The pandemic has taken a toll on the non-profit, formerly the local Big Brothers, Big Sisters chapter, which had provided children throughout Livingston County with volunteer mentors who serve as friends and role models.
63-year-old Daniel Thompson, formerly of Gregory but now living in Harrison, pleaded guilty to making a threatening call to Rep. Elissa Slotkin in April of 2020, and leaving a threatening message for U.S. Sen. Debbie Stabenow on Jan. 5, 2021.
Genoa Township Clerk Polly Skolarus entered a not guilty plea in front of Magistrate Jerry Sherwood this morning to a single, misdemeanor charge of Election Law - Failure to Perform Duty for using unapproved storage bags for absentee ballots.
Phil Johnson, director of the Brighton High School Choirs, and Brendan Closz, the choir director and vocal music teacher at Howell High School, are members of the group TBD a Cappella, which won the Best Semi-Professional/Post-Collegiate Album at the 2021 CARA Awards.
Superintendent Wayne Roedel said the district’s plan in the fall is to have face-to-face instruction five days a week. He said there will be an online option but it will not be set up with classroom teachers also maintaining a Google classroom.
Elizabeth Hauptman of Brighton is a coordinator for the Michigan chapter of Moms Clean Air Force and noted that methane is a powerful greenhouse gas that contributes to the climate crisis and pollutes the air.
In a resolution authored by Board Chairman Wes Nakagiri, county commissioners will send Freedom of Information Act (FOIA) requests seeking "those records establishing what the governor considers to be “the best available scientific evidence and public health guidance published by the U.S. Centers for Disease Control (CDC) and other public health authorities.”
Republican State Representative Ann Bollin of Brighton Township says the measure would ensure state health department rules don’t prevent Michigan school districts from hosting commencement ceremonies. A similar bill passed today in the State Senate.
Spring is a great time for cleaning up and starting the season fresh and Livingston County residents and others across Michigan are being reminded to not throw out unwanted items or trash on state-managed land.
The Genoa Township Board of Trustees voted to deny site plan, special land use, and an environmental impact study to Missouri-based Catholic Healthcare International, which was looking to build a pilgrimage site dedicated to St. Padre Pio.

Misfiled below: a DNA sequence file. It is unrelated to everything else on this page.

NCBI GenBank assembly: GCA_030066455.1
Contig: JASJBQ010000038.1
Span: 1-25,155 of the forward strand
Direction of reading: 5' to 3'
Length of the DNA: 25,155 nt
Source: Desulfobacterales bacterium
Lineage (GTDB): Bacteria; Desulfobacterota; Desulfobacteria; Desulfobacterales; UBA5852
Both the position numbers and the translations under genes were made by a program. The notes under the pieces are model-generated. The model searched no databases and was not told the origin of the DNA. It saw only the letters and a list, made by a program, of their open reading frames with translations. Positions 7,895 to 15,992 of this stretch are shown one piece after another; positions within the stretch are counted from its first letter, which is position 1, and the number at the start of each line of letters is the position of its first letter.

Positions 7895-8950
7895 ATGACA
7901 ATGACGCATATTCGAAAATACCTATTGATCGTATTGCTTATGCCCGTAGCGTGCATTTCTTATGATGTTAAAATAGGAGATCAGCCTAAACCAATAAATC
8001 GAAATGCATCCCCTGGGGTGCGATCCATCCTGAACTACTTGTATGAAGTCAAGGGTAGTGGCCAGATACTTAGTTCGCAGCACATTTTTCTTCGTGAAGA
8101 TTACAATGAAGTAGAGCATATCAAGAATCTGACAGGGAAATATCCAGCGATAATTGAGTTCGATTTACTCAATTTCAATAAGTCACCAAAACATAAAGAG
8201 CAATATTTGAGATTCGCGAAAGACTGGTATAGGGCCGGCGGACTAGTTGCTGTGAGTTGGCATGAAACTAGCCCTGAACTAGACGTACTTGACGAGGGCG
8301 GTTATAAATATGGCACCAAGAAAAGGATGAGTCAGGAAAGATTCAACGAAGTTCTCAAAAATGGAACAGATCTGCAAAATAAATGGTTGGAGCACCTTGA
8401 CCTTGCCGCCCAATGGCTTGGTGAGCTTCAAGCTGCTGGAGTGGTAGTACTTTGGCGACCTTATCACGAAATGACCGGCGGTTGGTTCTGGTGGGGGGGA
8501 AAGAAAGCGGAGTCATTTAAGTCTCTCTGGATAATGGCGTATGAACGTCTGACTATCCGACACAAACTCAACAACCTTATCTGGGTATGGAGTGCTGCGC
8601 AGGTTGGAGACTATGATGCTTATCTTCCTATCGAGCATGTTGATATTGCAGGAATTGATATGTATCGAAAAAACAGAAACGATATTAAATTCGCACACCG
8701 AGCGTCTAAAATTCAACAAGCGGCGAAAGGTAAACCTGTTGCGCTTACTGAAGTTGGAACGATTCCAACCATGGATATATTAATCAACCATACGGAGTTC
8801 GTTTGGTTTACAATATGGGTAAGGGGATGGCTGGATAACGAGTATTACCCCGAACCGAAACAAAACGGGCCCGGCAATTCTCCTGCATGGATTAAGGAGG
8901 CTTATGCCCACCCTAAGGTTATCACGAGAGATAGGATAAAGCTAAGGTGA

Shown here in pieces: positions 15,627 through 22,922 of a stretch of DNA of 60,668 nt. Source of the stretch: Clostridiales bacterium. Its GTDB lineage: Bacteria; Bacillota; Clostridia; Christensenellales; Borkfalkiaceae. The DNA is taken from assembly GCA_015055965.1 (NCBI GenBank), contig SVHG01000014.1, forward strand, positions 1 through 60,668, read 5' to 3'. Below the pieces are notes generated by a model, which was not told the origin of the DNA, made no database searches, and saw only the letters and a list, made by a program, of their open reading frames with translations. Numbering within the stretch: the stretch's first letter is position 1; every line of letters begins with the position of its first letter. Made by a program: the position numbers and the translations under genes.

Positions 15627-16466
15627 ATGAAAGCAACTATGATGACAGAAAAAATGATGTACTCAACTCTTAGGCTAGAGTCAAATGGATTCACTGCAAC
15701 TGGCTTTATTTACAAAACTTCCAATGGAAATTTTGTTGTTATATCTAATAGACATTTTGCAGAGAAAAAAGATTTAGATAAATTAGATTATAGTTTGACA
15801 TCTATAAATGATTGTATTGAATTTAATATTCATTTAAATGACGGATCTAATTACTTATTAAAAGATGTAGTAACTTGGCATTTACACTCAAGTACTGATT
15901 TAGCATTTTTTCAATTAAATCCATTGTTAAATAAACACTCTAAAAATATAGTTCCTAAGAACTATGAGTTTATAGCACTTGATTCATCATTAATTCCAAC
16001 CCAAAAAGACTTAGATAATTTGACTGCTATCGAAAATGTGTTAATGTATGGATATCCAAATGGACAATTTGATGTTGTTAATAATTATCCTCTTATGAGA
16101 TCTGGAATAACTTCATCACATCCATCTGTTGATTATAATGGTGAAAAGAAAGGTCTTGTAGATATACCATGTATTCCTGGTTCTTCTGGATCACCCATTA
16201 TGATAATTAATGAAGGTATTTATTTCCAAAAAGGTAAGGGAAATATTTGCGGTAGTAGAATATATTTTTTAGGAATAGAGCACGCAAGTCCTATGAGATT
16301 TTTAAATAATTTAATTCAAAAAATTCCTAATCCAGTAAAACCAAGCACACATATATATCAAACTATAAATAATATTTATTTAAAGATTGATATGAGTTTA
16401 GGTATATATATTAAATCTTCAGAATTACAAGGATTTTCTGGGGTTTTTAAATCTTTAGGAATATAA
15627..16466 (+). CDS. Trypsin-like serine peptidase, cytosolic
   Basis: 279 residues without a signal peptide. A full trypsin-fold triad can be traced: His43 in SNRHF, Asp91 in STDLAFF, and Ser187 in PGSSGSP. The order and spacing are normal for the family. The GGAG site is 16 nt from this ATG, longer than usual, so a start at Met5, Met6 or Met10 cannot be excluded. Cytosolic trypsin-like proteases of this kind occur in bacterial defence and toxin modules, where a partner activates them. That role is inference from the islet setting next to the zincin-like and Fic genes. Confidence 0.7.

Attorneys for Barry Cadden and Glenn Chin filed motions in January to reverse earlier rulings against their clients that they should stand trial on 11 counts of second-degree murder. Cadden was a part-owner and Chin was a supervising pharmacist at the New England Compounding Center linked to the 2012 outbreak which killed more than 100 people nationwide.
Voters in the Fowlerville Community Schools district will be casting ballots today on a $37.8 million bond proposal that school officials say would fund a new building and improvements district-wide, while not increasing property taxes.
A new water treatment plant, fire authority headquarters, and multi-use trail were among the local projects that 8th District Democrat Elissa Slotkin is recommending to the House Appropriations Committee.
Following a presentation on the economic benefits of the Huron-Clinton Metroparks, Livingston County Board of Commissioners Chair Wes Nakagiri expressed concern at the money being spent on Diversity, Equity and Inclusion programming.
The grievance was filed by the Brighton Education Association, which represents the district’s approximately 325 teachers. BEA President Barry Goode maintains that the “Return to School” plan, as it was called, is unsafe because proper social distancing cannot be maintained due to the physical dimensions of classrooms, school hallways, and school buses.
In 53rd District Court last week, a nurse in the exam for 31-year-old Joseph Henry Santana testified to injuries on the victim’s body and residue from duct tape. She also said the woman told her she repeatedly pleaded with Santana to stop.
Rosie Ellis of Columbus, Ohio took to social media to tell her story, saying a threat by the manager at the Courtyard by Marriott in Brighton to call the police was motivated by the fact that she’s African American.